Easily Remove Halos in Photoshop

I’ve seen several beautiful photos recently that were nearly ruined by the fact that sharpening produced halos where sky met edges. What’s worse, the photographer could have easily removed them in Photoshop. With less than a minute of work, those halos could be gone.

Here’s an example that illustrates what I mean.

I made this photo of a rock climber in Arches National Park. It’s a nice photo but if you zoom in, you will see the halos I’m writing about.

After sharpening the image, I was left with a halo around the edges.

Wouldn’t it be nice if you could simply take the clone stamp, select from the sky and paint the halo out, without affecting the rock? The good news is that’s exactly what you do. To get rid of those halos, (make sure you are working on a flattened or composite of your image) you simply change the blend mode of the clone stamp from Normal to Darken. The Darken blend mode tells Photoshop to replace pixels that are lighter than the selected area with pixels from the selected area BUT, only replace pixels that are lighter than the selected area. So long as the selected area is lighter than the adjacent rock, only the halo will be replaced.

Notice how the halo disappears without leaving any telltale signs on the rock. Brush size doesn’t matter, just make sure that opacity is set to 100%.   

Unless you are very careful, your cloning can leave you with areas where the sky doesn’t match properly like in the image below.

To prevent this potential issue, you can use a little different approach to removing halos. Instead of working on a flattened or composited image, add a new layer. Click on the new layer icon at the bottom of the layers palette:

Change the blend mode of the layer to Darken and use the clone stamp to eliminate the halo. (It doesn’t matter what the blend mode of the clone tool is.) If you get mismatching sky, fix it using a gaussian blur. Make sure the new layer is selected, click on Filter >> Blur >>; Gaussian Blur and apply enough blur to fix the problem. The blur will only be applied to the layer you were working on. It, of course, will only have the data from fixing the halo so you won’t cause yourself any other problems with the image.

Halos can ruin an otherwise great photo. Fix them quickly and easily in Photoshop.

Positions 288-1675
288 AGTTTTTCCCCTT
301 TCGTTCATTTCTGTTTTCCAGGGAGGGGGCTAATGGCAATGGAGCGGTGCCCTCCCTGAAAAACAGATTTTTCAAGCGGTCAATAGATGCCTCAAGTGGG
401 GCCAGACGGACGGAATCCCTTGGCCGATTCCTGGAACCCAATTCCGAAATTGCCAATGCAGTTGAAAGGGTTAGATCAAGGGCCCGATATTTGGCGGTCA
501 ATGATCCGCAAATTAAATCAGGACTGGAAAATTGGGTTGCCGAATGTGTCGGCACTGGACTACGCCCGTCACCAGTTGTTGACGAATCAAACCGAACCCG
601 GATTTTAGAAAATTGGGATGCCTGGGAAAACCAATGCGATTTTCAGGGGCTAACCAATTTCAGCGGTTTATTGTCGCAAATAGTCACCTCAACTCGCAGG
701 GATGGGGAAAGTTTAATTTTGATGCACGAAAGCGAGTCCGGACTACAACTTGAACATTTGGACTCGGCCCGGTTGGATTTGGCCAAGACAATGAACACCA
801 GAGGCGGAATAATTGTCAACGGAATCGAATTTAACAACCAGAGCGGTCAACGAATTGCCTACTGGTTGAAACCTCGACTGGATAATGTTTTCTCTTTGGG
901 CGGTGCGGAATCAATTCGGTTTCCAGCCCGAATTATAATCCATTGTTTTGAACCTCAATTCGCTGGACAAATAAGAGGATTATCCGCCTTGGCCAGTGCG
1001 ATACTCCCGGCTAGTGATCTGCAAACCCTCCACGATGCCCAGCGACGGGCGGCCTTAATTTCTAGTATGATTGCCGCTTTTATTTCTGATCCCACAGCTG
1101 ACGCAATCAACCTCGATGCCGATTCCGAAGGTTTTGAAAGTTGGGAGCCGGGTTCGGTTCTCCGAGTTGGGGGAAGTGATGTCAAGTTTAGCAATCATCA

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Photographing a Speeding Train

Photographing a speeding locomotive from the tracks in front of it is dangerous business; too dangerous for me. So, how did I make this photograph? While, not simple, I created a composite using an image of the mountains I had made in Glacier National Park, another with colorful foliage in Alaska, railroad tracks that I photographed in Granger, Texas and a locomotive I photographed in my kitchen. That’s right, I photographed it in my kitchen. You see, my friend Jim Doe creates remarkable models of all kinds of things and he let me use his BNSF locomotive. It is so lifelike that no one would know it isn’t the real thing. I loaded all those images into Photoshop and went to work. This composite was the result. Who would think that the train in this photo is a model? I don’t know. It looks real to me and creating this image was completely safe.

Turning a Sow’s Ear into a Silk Purse

I’ve heard it said that photographers should just delete any bad images as they come out of the camera. If it isn’t good now, they say, it won’t get better with time. There is a lot to be said for that, but I keep all my images. I will go through old images once in a while and in doing so, I’ve uncovered some that I didn’t think were keepers at the time. I’m sure I discarded one image of some gannets in New Foundland because the tip of the wing was cropped off. Otherwise it was a really nice image. My Photoshop skills have reached a point where I knew I could recreate the wing tip. So I fixed the wing and printed the photo. It won a second place in a local photo contest.

Sometimes when I look through some of my old photos, a Photoshop idea pops into my head. Look at the four photos below. None of them are “keepers” by themselves, but when I composited them in Photoshop, I think I produced a pretty good “altered reality” image. In fact, I am very pleased with the final image. Scroll down to take a look.


Final Composite Image

Photostacking to Capture the Light

When I set up my camera and tripod in anticipation of making a photograph of this beautiful valley in Iceland, I hoped for something better than I ended up with. The sky was mostly cloudy but the sun would peek out through an occasional break in the clouds. As portions of the valley lit up, I would make an exposure; all the time hoping the sun would light up the mountain at the end of the valley and that a blue hole would open behind it. Unfortunately, the sky simply did not cooperate and this was one of the photos I was able to make.

While this photo is acceptable, it wasn’t what I was looking for.

Before I packed it in, I raised my camera, and using a wide angle lens, captured the scene with the blue hole that was high in the sky. That photo wasn’t very good because the blue sky wasn’t where I wanted it in the frame, it had too much sky and the valley was completely shaded.